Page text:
Tag Archive: CERP Infographics

These infographics are brought to you by the CRA’s Center for Evaluating the Research Pipeline (CERP). CERP provides social science research and comparative evaluation for the computing community. To learn more about CERP, visit our website.

This material is based upon work supported by the National Science Foundation under Grant Number (CNS-1246649; DUE-1431112). Any opinions, findings, and conclusions or recommendations expressed in this material are those of the author(s) and do not necessarily reflect the views of the National Science Foundation.

Understanding Why Many Undergraduate Students Don’t Participate in Research

CERP data indicate most undergraduate students have not participated in formal research during their college career to date. When asked whether those students plan to pursue formal research before they graduate, many indicate they are unsure or do not plan to do so. This infographic presents students’ reasons for uncertainty or lack of interest.

Nearly Half of Graduate Students in Computing Programs Believe They Have Below Average Knowledge About How to Obtain Research Funding

CERP found that nearly half of graduate students in computing degree programs surveyed in 2016 indicated they were not very knowledgeable about how to obtain research funding. Of note, this trend occurred among Ph.D. students as well as Terminal Master’s students: 45 percent of Ph.D. students and 52 percent of Terminal Master’s students indicated below average knowledge in this area. This finding suggests advisors and departments should spend more time working with students on this professional development skill.

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Which Students are Attending Technical Conferences in Computing?

CERP data indicate first year and second year students were proportionally less likely to attend a technical conference in computing over the past year compared to upper division students. This finding is important because participation in conferences may help foster engagement and retention in computing, particularly among first and second year students.


Students Believe Computing Careers Provide Less Opportunity for Family, But More Opportunities to be Influential and Altruistic

We found most undergraduate computing students believe computing careers afford ample opportunity to be in a position of influence and serve humanity. However, students believe computing careers afford relatively less opportunity to spend time with family. These findings suggest computing careers may be unattractive to groups of students who place strong value on family.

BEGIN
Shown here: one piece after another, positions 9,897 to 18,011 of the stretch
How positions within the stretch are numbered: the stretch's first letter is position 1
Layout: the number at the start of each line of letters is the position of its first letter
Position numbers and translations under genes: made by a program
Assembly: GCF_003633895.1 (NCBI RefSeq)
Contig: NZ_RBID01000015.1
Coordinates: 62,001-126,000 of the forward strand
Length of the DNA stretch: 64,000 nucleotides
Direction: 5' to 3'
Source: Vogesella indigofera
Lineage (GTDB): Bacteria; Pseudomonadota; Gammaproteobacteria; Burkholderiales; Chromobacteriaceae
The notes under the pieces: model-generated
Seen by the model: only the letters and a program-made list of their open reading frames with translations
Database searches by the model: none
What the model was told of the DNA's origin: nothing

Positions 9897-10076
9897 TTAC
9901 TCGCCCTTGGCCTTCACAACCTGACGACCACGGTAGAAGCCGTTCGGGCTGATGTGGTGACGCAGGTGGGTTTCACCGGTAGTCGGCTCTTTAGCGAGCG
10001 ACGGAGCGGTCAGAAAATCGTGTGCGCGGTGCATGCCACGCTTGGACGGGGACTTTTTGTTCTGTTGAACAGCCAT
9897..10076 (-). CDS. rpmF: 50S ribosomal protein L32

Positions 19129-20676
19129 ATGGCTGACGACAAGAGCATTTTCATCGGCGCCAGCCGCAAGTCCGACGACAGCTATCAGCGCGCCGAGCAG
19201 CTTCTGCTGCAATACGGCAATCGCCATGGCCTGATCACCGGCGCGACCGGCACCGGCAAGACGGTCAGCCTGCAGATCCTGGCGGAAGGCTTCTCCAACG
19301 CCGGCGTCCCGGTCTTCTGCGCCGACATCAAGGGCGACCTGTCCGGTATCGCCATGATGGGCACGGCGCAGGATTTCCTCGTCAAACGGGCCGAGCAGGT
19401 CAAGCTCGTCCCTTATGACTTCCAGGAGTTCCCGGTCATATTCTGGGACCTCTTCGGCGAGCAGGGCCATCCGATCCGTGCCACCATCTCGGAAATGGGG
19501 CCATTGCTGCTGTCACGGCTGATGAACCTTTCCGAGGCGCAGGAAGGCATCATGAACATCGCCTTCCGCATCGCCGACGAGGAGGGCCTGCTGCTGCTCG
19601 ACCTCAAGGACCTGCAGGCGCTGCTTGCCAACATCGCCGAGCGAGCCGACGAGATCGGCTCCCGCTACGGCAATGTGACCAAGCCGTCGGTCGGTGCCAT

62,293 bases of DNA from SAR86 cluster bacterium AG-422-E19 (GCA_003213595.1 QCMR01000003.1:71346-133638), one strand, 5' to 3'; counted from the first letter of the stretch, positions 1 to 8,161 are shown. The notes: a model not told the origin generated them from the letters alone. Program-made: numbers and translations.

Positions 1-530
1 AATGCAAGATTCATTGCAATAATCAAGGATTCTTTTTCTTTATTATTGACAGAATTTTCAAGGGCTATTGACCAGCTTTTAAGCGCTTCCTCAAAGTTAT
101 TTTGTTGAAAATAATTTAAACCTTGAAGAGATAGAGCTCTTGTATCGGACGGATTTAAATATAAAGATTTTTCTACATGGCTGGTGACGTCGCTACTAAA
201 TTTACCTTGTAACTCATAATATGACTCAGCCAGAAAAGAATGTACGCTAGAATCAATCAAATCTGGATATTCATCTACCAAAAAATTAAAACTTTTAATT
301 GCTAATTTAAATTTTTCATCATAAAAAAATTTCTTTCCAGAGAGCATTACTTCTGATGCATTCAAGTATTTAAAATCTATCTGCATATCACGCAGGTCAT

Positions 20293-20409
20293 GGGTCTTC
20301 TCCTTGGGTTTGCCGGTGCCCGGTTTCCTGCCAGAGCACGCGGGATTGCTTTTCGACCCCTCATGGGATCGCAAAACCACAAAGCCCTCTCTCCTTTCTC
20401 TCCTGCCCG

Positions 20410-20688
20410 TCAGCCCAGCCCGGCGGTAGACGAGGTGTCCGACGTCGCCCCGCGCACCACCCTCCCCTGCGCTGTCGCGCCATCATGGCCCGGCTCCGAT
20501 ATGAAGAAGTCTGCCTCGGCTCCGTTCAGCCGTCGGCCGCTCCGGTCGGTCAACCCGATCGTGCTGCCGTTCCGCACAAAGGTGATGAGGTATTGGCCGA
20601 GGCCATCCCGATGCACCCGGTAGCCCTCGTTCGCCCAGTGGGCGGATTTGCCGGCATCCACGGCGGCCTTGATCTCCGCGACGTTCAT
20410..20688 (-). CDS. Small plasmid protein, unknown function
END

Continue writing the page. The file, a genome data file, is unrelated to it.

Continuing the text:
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More CREU Students Attend Graduate School Compared to Other REU Students

This infographic compares post-graduation plans of undergraduate students with different REU (Research Experience for Undergraduates) experiences using CERP’s annual spring survey for graduating students. Specifically, CRA-W/CDC Alliance’s Collaborative Research Experiences for Undergraduates (CREU) participants, students who participated in other REUs, and students with no REU experience were compared in terms of whether they were attending graduate school (Master’s or Ph.D.) in the upcoming fall semester. The students included in this analysis are men from racial/ethnic groups who are underrepresented in computing and women because the CREU program is targeted specifically toward these students. Approximately the same number of women and men are in all three groups.

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Cognitive Disorders are the Most Common Disability Reported by Undergraduate Students in Computing

CERP’s 2016 Data Buddies survey collected data on students’ disability status from 6,447 undergraduate students in computing. Eight percent of these students reported having at least one type of disability. This chart illustrates that the most common disabilities are not visible. These data serve as a reminder that some computing students may be faced with an additional set of challenges in and outside of the classroom due to their disability or disabilities.